the sun shall not strike them,
nor any scorching heat.
For the Lamb in the midst of the throne will be their shepherd,
and he will guide them to springs of living water,
and God will wipe away every tear from their eyes.”
Ah but it was not always so. There was a time when we were not before the throne of God, but were cast out into the exile of separation over sin. Not fit to stand in his presence, or enter his holy temple. Even when they were, only the priests, and only at prescribed times could so enter. But now, all are holy, all are in his temple, all serve him day and night, that is, forever. There is no more wall of separation between man and his creator. This is what heaven is all about. Sheltered in the presence of God. Does it get any better?
Oh in this world, we suffer. In this world we are hungry and thirsty, scorched in the flames of sun and heat. But this is more than just a typical August in Texas. These bodily sufferings are emblematic of the suffering all of us face as consequences of our sin, and as part of the brokenness of the world we have inherited. It doesn’t stop at hunger and thirst and heat. We see all manner of infirmities, persecution, heartbreak, loneliness, conflict, war, addictions, injustice, abuse, disaster, poverty, betrayals, lies, mockery, depression and even death itself. What a world! What a vale of tears! What a wilderness wasteland!
How far we’ve fallen from the green groves of paradise God made for Adam and Eve. But Adam’s sin touched all of creation, and as the head of it – so the body would follow. Adam’s sons were brought forth in his, now broken, image, and they died. And Adam’s world, entrusted to his care, would now spit thorns at him, and that was just the beginning.
But paradise lost is restored in Christ. What sin had shattered, Christ makes new. Through one man came death to the whole world, but through another man came life for all.
And so, with the Lamb as our Shepherd, everything is right and good again. No more hunger, thirst, or scorching heat. No more suffering and pain. And in his tender mercy, not only does he take away sin and suffering, but the picture is so up close and personal – he wipes every tear from our eyes.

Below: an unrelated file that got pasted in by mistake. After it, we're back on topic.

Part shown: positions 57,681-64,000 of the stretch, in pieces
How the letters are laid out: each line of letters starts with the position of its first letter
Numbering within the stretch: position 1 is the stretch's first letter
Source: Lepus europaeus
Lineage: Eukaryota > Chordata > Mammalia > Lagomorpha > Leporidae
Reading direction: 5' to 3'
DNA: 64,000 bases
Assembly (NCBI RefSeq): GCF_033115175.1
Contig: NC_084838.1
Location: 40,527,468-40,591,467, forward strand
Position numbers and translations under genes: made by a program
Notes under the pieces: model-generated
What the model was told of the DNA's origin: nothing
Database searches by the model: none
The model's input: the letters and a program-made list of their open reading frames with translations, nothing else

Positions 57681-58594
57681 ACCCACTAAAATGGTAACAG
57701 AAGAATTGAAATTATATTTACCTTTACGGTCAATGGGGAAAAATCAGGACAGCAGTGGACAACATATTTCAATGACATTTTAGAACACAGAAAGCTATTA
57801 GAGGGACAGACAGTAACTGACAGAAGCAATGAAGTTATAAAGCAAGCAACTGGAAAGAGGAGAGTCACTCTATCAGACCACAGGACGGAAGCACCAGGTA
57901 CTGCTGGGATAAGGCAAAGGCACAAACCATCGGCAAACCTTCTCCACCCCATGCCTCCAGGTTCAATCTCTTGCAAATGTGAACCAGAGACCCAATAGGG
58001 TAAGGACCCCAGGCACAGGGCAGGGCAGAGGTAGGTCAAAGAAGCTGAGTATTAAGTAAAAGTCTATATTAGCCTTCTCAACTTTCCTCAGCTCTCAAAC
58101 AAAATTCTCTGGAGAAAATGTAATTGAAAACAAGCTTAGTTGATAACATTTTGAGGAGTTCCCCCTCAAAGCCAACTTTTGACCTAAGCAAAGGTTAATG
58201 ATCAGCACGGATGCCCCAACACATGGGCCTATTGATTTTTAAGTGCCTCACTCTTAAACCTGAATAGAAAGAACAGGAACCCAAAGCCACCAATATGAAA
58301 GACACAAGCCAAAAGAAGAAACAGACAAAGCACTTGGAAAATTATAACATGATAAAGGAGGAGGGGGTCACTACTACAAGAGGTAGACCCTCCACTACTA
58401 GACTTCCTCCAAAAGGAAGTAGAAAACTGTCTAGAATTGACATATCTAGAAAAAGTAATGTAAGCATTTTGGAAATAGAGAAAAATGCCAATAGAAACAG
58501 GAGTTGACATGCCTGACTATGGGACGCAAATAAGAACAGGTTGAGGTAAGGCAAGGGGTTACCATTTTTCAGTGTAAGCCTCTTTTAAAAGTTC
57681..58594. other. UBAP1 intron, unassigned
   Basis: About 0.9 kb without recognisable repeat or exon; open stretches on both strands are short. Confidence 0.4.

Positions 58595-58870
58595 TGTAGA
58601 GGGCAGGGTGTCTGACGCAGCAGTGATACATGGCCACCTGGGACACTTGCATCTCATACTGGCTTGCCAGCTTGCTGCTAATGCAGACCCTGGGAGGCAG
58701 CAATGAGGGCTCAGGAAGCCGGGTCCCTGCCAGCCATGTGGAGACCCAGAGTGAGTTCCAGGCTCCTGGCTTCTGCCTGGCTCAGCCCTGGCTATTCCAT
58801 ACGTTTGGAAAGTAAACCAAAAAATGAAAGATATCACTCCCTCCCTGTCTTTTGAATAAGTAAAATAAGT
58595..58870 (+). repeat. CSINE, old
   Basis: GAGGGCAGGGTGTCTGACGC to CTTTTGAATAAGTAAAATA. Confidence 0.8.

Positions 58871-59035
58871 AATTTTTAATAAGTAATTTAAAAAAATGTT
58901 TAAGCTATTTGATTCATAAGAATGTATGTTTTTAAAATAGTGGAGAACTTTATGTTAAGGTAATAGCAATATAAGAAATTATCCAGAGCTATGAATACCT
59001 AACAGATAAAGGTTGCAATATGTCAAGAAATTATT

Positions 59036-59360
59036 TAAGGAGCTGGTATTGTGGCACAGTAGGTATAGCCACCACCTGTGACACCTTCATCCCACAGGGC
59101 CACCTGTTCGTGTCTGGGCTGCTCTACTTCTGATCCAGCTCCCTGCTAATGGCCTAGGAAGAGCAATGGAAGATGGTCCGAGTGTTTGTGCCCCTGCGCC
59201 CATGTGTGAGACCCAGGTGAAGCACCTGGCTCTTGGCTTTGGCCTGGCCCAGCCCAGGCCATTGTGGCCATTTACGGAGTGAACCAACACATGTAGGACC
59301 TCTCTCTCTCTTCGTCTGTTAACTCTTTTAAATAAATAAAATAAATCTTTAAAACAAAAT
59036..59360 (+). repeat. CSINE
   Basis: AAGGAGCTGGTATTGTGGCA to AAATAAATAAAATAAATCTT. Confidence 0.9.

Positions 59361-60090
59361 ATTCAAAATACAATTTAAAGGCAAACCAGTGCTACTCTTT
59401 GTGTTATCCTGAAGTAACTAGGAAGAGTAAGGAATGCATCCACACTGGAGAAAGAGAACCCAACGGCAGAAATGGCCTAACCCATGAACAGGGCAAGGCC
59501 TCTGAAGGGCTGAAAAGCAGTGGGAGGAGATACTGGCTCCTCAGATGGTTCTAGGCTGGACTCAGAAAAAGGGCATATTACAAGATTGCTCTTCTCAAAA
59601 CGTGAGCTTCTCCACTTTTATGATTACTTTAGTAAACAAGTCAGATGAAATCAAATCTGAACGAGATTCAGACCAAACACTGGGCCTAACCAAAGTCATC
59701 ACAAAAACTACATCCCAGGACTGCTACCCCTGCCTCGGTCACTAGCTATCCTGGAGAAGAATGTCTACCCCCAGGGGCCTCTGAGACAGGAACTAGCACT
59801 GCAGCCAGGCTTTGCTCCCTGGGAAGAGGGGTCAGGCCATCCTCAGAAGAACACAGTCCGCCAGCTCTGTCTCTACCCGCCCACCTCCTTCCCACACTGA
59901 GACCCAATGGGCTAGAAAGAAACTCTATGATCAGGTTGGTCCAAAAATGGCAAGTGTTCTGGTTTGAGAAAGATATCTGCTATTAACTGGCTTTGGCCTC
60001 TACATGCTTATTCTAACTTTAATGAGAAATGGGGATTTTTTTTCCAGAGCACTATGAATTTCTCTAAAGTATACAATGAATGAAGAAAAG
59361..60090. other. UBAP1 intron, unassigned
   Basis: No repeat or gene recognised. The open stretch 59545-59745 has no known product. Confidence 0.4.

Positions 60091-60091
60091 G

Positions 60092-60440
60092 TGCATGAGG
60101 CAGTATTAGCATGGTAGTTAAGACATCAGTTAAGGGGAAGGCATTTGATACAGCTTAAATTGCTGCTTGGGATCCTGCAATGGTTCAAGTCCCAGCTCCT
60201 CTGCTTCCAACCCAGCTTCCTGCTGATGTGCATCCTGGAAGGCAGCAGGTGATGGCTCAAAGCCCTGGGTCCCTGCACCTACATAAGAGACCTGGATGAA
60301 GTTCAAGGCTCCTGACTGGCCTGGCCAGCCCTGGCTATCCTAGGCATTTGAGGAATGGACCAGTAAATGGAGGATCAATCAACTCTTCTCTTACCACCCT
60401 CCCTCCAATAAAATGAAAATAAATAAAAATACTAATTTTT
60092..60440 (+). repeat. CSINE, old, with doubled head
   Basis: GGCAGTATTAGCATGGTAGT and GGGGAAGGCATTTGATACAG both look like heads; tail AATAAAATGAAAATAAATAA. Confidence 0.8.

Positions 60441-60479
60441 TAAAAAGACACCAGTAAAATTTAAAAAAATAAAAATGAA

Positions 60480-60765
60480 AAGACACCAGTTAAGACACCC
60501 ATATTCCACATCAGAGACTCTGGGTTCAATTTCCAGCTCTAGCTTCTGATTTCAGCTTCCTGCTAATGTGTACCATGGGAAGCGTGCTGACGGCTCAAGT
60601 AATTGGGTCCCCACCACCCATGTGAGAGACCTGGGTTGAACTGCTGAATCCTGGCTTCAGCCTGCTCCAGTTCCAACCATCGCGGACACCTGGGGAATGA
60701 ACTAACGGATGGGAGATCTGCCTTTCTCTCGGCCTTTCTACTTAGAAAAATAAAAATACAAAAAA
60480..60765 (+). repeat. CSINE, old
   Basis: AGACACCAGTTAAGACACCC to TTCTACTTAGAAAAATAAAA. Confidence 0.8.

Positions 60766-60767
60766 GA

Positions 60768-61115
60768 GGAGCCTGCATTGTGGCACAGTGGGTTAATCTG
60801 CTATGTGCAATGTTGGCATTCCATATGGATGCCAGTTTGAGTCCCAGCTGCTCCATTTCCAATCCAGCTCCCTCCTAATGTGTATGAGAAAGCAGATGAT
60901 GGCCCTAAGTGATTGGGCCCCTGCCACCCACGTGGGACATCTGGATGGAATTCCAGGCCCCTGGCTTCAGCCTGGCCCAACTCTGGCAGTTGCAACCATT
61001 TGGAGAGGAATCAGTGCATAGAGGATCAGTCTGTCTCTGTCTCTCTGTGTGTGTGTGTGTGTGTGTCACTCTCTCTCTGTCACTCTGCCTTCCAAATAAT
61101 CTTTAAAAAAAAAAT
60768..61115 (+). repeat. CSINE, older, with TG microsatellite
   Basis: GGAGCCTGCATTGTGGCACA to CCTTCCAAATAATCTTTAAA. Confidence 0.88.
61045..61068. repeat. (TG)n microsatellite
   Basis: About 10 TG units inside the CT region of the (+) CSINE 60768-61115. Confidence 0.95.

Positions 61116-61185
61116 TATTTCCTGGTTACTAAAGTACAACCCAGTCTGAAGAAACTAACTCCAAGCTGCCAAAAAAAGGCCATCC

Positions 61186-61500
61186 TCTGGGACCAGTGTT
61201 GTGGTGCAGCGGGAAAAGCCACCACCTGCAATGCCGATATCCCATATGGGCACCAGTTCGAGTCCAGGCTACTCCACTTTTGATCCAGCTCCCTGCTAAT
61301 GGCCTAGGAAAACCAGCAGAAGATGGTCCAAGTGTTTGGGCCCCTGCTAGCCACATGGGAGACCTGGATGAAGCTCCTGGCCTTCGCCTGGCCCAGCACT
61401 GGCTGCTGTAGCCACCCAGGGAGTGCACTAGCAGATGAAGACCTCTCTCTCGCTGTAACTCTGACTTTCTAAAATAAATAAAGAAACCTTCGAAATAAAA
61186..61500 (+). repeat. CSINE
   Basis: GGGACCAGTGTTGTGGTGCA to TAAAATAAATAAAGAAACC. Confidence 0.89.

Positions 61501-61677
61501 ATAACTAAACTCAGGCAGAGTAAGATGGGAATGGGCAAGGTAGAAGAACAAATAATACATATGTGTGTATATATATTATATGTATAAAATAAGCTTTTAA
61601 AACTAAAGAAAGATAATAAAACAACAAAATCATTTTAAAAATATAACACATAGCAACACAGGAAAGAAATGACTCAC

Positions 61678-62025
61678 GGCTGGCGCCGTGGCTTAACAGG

Dear saints of God at Grace Christ knows your suffering. He suffered all – even the very wrath of God – to procure your salvation. He is not unable to sympathize with us in our weakness. In fact, he knows it better than we ourselves. The man of sorrows wept bitter tears for you on the cross, to take away all tears from you forever. And though in this world, while we are in the body, we still suffer for a time – those sufferings are not worth comparing to the glory that is to come. For behold, he makes all things new.
No, I won’t march you out into the narthex and show you pictures of the saints of old today, and whisper in your ear, “Carpe Diem”. But we will gather in a few short moments at the communion rail. And there we will join that great throng, the communion of saints. There we will receive that body and blood of the Lamb that makes our filthy robes white again. There we will join all tribes and peoples and languages gathered around his throne. There, we will have a foretaste of the great feast to come. And then we will add our voices of thanks and praise for the Salvation that belongs to the Lamb, the salvation that he works for us.
Thanks be to God for all the saints that have gone before us. Thanks be to God for incorporating us into that blessed communion. Thanks be to Christ the Lamb for his salvation. Praise be to the Father and to the Spirit enthroned with him.
“Amen! Blessing and glory and wisdom and thanksgiving and honor and power and might be to our God forever and ever! Amen.”
This message from Pastor Tom Chryst is brought to you by Grace Lutheran Church, Web and Park Street, Mountain View, Arkansas. For prayer or more information, contact Pastor Kenneth Taglauer by email: [email protected]. A Pass it On Project you can read more at: preachrblogtomchryst